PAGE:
Of course, these sorts of listings shouldn’t be taken too seriously. But the BBC Music Magazine has just suggested a list of the ten greatest string quartets of all time (that’s ensembles, not compositions). It runs, in chronological order,
- Busch Quartet (1912-51)
- Borodin Quartet (1945-present)
- Quartetto Italiano (1945-80)
- Amadeus Quartet (1947-87)
- Alban Berg Quartet (1970-2008)
- Kronos Quartet (1973-present)
- Takács Quartet (1975-present)
- Emerson Quartet (1976-2023)
- Ébène Quartet (1999-present)
- Pavel Haas Quartet (2002-present)
I certainly wouldn’t have included the Kronos in my top ten (I don’t go for their kind of pretentious repertoire), and I do find the Emerson’s impressive gloss not particularly appealing either. Who would I substitute? Certainly, the truly great Smetana Quartet (1945-1989). And probably the Lindsays (1965-2005), who on their best, take-no-prisoners evenings, could be simply stunning in their emotional intensity, and whose recordings still make wonderful listening.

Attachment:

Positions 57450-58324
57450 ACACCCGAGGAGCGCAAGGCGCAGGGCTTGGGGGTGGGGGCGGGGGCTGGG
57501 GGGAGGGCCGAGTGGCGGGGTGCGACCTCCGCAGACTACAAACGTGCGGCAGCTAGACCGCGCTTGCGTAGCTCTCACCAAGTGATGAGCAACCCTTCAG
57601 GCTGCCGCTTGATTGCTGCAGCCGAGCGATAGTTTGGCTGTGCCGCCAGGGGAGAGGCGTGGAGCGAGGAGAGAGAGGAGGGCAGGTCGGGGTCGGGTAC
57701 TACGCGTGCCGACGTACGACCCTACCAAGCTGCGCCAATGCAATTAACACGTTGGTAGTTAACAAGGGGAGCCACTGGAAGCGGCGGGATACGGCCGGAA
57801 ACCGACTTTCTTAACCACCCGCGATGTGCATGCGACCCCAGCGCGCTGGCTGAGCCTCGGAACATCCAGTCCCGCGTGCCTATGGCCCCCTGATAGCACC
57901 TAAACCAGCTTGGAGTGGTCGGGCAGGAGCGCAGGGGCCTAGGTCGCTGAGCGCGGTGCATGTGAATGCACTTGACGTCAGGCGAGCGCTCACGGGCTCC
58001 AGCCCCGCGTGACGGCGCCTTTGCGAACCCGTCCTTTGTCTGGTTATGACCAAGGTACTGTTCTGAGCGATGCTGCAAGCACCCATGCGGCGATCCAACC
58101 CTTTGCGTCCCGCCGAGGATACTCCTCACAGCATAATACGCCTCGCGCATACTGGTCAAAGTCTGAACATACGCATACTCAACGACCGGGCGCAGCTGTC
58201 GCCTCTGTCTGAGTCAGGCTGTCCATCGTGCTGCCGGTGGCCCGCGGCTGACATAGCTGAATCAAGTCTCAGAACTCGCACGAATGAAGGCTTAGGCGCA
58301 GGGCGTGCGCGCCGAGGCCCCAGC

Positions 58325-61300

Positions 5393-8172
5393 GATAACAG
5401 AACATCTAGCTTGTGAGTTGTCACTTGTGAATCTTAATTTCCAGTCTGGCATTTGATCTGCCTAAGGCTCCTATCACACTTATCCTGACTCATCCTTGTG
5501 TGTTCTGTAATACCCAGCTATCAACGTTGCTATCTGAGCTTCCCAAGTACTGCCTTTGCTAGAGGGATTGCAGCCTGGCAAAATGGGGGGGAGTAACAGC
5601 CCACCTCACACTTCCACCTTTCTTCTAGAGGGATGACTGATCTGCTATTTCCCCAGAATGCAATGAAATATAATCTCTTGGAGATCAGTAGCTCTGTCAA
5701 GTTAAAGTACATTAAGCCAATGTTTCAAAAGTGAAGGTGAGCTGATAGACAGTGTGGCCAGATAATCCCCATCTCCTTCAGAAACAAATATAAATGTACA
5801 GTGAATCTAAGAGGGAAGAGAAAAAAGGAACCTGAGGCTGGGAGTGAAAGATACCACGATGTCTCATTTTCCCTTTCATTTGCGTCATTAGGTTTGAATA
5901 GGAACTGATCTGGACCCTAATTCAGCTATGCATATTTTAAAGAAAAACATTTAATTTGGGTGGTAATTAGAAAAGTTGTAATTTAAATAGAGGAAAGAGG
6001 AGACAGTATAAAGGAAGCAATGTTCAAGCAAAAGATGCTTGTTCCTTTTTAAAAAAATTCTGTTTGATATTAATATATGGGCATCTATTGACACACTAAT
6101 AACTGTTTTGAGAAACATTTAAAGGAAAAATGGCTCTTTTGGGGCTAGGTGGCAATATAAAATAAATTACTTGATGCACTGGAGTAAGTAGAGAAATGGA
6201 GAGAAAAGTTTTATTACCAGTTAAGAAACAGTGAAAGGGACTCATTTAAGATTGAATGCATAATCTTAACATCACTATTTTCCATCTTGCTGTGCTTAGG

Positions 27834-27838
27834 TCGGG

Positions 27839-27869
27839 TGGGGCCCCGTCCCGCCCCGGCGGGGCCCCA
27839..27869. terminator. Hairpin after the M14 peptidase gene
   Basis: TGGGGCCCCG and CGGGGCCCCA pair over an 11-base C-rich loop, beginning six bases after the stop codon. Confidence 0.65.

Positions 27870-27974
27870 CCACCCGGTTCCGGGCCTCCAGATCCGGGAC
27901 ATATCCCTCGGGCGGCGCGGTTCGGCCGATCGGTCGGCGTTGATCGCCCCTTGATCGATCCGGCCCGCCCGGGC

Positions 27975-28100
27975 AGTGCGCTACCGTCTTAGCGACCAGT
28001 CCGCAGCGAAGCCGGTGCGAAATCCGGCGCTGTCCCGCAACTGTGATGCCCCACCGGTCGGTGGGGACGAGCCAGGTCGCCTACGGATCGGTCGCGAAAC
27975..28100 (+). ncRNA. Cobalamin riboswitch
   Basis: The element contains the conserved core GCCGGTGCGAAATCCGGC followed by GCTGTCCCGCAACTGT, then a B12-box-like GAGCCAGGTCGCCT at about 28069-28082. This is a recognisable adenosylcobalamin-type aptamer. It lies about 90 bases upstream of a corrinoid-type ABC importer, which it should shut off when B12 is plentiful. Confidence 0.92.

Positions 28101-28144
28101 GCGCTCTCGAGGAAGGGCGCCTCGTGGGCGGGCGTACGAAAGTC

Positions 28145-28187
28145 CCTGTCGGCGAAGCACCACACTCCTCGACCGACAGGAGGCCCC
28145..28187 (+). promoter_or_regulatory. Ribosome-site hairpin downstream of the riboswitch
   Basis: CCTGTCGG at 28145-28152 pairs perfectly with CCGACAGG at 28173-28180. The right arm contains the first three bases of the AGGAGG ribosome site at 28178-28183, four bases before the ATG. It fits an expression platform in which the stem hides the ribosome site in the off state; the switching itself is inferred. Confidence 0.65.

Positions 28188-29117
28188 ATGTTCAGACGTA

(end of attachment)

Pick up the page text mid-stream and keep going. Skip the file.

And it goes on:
And of course, I am all for the tenth entry! “Stylistically powerful and richly sonorous, the group is known for its passionate and fearless performances,” says the magazine. And certainly, the PHQ have provided some of the most intense musical experiences of my life. Here they are, from a lockdown recording last year, playing my favourite Dvorak quartet, the ‘American’. (At that point, they were between permanent violists, and are joined by their founder-member Pavel Nikl, who sadly had to leave the quartet a few years ago for family reasons.) Enjoy!
2 thoughts on “One of the ten greatest? PHQ play Dvorak”
Indeed the Pavel Haas Quartet is great. High among my top 10 would certainly be another Czech quartet, the Pražák Quartet. Here is their performance of the Dvořák Opus 96: https://www.youtube.com/watch?v=pV-kbAydcwk
I would definitely add the Melos Quartet, even if only for their recordings of Schubert with Rostropowicz!